Some workers’ compensation claims need future care after reaching MMI (Maximum Medical Improvement). The need for future care means that the claim stays open while the injured worker gets treatment. Sometimes treatment is needed indefinitely.
The patient who we interviewed, we’ll call him David, was injured at work in 2012 and has been receiving future care since his case reached MMI in 2014. His claim involved a personal injury to his spine, which continues to affect his ADLs (Activities of Daily Living) to this day.
His claim represents a fairly common snapshot of what an injured worker experiences when their injury results in lasting impairment. It shows a larger picture of the workers’ comp machine in motion, and the ingredients that make the system so resource intensive for all stakeholders.
With digitization, doctors and adjusters alike can use computer software like RateFast to guide them through the process and set a standard so that no mistakes will make it into the finished product. This means no more wasted time and money sending paperwork back and forth to get it right.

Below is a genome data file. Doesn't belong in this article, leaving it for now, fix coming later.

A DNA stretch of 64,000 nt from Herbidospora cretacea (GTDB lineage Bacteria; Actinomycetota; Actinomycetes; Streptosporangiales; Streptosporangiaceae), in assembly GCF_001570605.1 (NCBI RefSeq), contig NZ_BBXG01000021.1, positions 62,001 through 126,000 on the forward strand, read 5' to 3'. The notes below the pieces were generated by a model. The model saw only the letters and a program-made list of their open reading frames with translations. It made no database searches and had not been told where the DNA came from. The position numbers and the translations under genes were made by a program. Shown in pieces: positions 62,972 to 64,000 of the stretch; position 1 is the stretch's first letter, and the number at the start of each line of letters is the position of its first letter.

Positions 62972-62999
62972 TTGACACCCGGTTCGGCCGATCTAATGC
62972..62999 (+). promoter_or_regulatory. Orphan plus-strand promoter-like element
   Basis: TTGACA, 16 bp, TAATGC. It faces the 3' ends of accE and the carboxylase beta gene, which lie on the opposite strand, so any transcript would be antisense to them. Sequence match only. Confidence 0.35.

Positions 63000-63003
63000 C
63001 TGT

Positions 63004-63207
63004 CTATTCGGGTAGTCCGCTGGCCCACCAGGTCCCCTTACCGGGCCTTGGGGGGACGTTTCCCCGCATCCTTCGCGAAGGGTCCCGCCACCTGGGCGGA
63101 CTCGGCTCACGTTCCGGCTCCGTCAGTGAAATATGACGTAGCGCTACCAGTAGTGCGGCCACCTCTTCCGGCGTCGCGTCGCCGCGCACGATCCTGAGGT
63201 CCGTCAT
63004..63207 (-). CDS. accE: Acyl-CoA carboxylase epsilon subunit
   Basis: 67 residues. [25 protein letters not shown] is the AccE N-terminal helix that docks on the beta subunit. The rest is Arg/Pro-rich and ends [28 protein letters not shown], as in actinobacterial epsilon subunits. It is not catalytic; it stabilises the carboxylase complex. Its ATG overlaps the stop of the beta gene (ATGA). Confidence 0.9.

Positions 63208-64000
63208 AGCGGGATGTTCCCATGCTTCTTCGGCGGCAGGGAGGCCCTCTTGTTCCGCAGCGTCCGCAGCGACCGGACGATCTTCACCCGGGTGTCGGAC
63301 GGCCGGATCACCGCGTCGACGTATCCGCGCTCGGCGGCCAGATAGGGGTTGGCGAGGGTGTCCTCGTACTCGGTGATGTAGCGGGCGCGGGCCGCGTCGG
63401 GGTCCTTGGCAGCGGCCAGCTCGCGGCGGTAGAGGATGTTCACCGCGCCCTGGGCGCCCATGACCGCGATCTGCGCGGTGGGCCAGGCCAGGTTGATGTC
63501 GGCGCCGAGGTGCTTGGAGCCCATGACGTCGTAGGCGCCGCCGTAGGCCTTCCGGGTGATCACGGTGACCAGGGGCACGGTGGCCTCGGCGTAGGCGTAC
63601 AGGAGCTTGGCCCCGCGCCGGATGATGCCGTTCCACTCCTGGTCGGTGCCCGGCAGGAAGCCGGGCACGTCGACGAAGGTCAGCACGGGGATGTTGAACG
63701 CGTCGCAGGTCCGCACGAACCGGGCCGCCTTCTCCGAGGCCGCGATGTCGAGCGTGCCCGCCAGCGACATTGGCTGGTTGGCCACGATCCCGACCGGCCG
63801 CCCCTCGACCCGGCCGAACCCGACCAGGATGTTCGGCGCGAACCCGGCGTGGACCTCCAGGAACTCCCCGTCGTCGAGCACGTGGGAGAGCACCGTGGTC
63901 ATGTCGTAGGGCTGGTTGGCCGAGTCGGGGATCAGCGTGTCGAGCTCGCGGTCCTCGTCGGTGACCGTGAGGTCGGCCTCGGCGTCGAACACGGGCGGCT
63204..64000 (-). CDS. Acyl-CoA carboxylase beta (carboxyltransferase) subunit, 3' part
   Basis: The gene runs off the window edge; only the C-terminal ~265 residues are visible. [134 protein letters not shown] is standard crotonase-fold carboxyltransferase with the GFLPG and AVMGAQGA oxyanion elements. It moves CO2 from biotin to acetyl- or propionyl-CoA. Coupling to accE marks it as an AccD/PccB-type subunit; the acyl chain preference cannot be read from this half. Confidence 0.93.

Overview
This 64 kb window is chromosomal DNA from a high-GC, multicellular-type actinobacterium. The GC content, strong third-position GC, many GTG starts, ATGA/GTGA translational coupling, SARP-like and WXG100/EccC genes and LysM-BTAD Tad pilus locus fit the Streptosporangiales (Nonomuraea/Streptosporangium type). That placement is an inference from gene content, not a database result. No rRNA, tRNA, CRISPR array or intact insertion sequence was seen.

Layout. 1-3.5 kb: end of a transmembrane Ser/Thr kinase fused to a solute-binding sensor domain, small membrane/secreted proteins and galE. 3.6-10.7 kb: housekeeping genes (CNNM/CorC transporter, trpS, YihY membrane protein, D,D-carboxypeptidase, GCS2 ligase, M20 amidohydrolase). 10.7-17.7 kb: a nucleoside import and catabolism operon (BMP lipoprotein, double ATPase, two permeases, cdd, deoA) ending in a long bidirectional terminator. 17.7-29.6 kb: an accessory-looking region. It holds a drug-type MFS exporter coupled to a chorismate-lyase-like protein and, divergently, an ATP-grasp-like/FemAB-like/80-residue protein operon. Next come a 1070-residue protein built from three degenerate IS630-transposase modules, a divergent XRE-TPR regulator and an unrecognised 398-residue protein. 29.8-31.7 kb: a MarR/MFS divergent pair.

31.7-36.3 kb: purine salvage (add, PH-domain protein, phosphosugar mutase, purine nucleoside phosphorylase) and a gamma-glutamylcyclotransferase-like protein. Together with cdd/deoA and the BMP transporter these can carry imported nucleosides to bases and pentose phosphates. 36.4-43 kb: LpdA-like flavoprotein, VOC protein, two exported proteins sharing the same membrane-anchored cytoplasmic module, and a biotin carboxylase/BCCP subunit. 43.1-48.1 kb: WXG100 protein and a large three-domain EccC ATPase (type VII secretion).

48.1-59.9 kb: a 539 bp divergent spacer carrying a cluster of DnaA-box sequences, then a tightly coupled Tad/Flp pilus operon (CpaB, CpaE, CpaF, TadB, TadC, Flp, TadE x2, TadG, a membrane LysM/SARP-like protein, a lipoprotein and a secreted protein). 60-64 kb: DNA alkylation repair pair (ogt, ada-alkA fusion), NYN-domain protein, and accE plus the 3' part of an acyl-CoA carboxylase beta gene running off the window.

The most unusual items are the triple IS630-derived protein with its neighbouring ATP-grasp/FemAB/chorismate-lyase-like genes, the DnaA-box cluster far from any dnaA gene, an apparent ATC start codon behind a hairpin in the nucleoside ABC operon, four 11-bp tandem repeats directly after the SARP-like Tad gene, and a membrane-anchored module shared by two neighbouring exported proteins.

This article is a transcription of an episode of the RateFast podcast, which you can listen to by searching “RateFast” in iTunes or the iOS podcast store.
In workers’ comp cases, a doctor will often need to give a deposition to a lawyer. This is not to question the doctor’s capabilities, but rather to get their testimony. In most cases, courts actually prefer a doctor’s deposition to a live testimony.
To date, the carbon footprint left by the entire field of medicine is quite large, and one could argue that it is a necessary evil. For example, you wouldn’t want a syringe that goes into your bloodstream to be made of recycled materials, or bags filled with biohazardous liquids to be made of compostable plastics.
When it comes to the environment though, we strongly believe that there’s always room for improvement.
Millions of people in the United States are addicted to or dependent on prescription painkillers. It is important to note that not everyone dependent on painkillers have gotten there by choice. Many of these people started off with an injury, and were given a prescription of opioids or opiates from a physician for the pain.
We are in the midst of what has been called the “Opioid Epidemic” in the United States, which is a result of a web of factors. In this article, we will explore the causes of this epidemic, and how physicians in work comp have methods in place to prevent over-prescribing these powerful drugs to injured workers.